Columnists

Sat
18
Aug

From Ely to the State Fair - 50 years ago

I see that the 2007 Minnesota State Fair is set for August 23 through Labor Day, September 3 in St. Paul. Shirley and I were in Minnesota last year when the State Fair was on, and I knew I had to go-the "nostalgia bug" had bitten me hard because I had once gone to the State Fair annually, complements of the Minneapolis Star Tribune. That was over 50 years ago, when I was a "paperboy," or as the Star Trib preferred to call us, "carrier salesman," and I hadn't been to the Fair since.<BR><BR>Still, the memories were vivid, and the trips were a blast because we were unescorted and unsupervised-totally free to do whatever we liked, short of attracting the attention of cops or others meanies who might spoil the fun. <BR><BR> We boarded the Greyhound bus at Rickus' in Ely, waved goodbye and that was the end of any nagging adults.

Sat
11
Aug

Around town - Slovenians

"The more we get together, together, the happier we'll be" and that's the way it was at Doc Udovich's resort! It was music, singing, accordian playing, dancing, renewing friendships, talking and more talking at the annual Slovenian Bash.<BR><BR>It was and is the plan of Jean and Carl Stueland to preserve the Slovenian culture by having these gatherings every year. That plan seems to be working as 120 people participated from all over the Iron Range as well as Ely.<BR><BR>If anyone knows how to do this, it is the Slovenians who refuse to let their culture disappear. The Stuelands have been sponsoring this event for the past three years with Dr.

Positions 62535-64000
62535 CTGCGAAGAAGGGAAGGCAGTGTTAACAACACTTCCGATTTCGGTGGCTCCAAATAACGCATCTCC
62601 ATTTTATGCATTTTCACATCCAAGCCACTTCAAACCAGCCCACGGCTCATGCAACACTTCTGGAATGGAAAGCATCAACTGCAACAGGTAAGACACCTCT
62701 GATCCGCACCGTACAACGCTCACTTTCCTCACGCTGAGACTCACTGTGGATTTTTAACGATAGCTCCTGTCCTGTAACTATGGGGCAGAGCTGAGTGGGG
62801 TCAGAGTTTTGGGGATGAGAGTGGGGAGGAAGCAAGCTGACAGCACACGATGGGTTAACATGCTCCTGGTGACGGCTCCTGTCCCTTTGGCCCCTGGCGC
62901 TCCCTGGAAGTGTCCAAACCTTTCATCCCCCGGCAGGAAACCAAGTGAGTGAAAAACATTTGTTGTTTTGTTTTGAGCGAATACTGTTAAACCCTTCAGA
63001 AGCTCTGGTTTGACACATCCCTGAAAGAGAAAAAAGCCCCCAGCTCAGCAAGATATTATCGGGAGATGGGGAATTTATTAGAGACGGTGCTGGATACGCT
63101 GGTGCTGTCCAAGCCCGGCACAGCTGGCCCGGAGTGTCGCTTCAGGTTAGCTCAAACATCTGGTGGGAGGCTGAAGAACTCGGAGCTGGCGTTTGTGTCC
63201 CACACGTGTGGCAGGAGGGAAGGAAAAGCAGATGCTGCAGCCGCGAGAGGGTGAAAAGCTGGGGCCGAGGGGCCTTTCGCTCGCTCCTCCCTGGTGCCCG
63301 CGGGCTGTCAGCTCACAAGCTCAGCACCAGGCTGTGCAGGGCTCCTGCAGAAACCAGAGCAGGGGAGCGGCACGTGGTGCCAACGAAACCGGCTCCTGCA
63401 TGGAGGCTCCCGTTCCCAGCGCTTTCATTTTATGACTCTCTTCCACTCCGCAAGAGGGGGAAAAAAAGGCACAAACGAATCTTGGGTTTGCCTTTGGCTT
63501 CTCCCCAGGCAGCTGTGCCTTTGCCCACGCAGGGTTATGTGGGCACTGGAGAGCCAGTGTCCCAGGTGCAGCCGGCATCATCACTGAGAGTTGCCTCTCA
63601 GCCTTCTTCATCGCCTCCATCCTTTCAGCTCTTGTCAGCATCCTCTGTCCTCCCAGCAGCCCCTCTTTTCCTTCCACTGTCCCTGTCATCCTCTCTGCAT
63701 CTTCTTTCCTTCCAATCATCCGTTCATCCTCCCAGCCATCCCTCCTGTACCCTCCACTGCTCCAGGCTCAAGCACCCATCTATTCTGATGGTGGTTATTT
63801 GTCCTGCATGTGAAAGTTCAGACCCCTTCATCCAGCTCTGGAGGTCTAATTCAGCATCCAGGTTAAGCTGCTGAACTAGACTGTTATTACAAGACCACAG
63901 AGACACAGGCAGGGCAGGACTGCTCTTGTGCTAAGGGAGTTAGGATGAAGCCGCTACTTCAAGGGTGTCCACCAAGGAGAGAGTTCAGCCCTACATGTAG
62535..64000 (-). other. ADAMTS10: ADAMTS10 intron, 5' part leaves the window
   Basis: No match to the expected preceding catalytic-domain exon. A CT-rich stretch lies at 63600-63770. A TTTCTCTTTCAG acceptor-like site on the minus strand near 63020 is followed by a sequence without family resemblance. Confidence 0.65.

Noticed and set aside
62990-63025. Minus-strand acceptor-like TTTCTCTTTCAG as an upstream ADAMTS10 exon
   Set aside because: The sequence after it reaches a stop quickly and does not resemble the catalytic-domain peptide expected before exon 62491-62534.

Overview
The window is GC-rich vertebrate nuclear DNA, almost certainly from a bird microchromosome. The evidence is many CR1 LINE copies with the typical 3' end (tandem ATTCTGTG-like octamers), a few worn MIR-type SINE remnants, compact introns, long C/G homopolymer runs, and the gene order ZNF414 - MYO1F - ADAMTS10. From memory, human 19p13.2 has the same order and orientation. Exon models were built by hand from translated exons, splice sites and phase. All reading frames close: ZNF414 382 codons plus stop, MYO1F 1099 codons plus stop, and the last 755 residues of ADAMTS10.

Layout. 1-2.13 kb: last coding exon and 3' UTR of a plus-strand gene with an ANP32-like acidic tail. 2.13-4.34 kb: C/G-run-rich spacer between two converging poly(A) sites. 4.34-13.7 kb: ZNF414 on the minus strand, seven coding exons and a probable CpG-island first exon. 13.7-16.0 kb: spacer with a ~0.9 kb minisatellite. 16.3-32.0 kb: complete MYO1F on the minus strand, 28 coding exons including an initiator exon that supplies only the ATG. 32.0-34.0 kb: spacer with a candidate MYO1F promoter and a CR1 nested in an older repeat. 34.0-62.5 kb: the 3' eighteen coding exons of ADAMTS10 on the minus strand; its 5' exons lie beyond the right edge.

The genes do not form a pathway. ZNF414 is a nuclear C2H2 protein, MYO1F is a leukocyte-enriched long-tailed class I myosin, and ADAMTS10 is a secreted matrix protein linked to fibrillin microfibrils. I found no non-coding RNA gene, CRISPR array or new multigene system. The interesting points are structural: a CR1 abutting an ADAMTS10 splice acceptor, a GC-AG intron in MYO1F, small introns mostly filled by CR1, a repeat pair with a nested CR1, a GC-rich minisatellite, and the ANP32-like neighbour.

Sat
04
Aug

Words from a burning heart - Swimming waters

I've noticed the grasshopper bunches all over the town. They seem to be in abundance, like the blueberries, raspberries, strawberries and other fruit. My apple trees are full this year and the tomato plants are heavy with round, green promise.<BR><BR>The beaches are awesome this summer and for some reason I've noticed that just when it seems the water is too warm for us Minnesota residents, it seems to cool off with some wonderfully surprising pockets of current that send a chill up your spine after a day in the 90s.<BR><BR>A few nights ago we went swimming about eight o'clock and while the kids played in the shallows we swam out a little farther and were surprised by two very young loons. They had already separated from their parents, but they were fishing together. Still a little fuzzy looking in the gathering dusk they swam in slow circles and dove again and again.

Sat
28
Jul

From the miscellaneous drawer Life stories

"But," said the charming young woman, "I expected the man to tell more stories about himself. I respect older people and wanted to learn of the wisdom he's gained." <BR><BR>The book club of women of varying ages agreed. The writer was most interesting when the illustrative stories of his life were detailed. <BR><BR>That's not always possible for people.<BR><BR>The stories you tell your children tend to be illustrative. You tuck in a moral to explain a life lesson. <BR><BR>Later in life when you think of a past event that was personally meaningful but carries no meaning to others, contains no insight on how to cope, you are silent, searching your memory for something more meaningful.

Fri
20
Jul

A side order of fishing

Friday night, the tents are all set up. We've moved civilization to the pucker brush. Bag chairs with footstools that double as coolers are all laid out in the circle that holds the reflected firelight. Lanterns hiss and the campfire smoke is drifting to whomever it bothers the most. Campfires sense that. <BR><BR>Breezes drift in and out and we can all hear the waves lapping softly against the shoreline. The sound we do not like is if a boat starts to play "aluminum rock." That music means somebody did not tie off and then we all have to go check to see who screwed up. Tonight no boats lose there tethers.<BR><BR>We're talking and this follows with raucous laughter. Nobody can get by with a jab not landing on him or some verbal "my dogs bigger than your dog" story. The fire spits and snaps. Leaves rustling can almost be the crowd without voice but listening none the less.

Sat
14
Jul

From the miscellaneous drawer Conservation movement in trouble, Bob said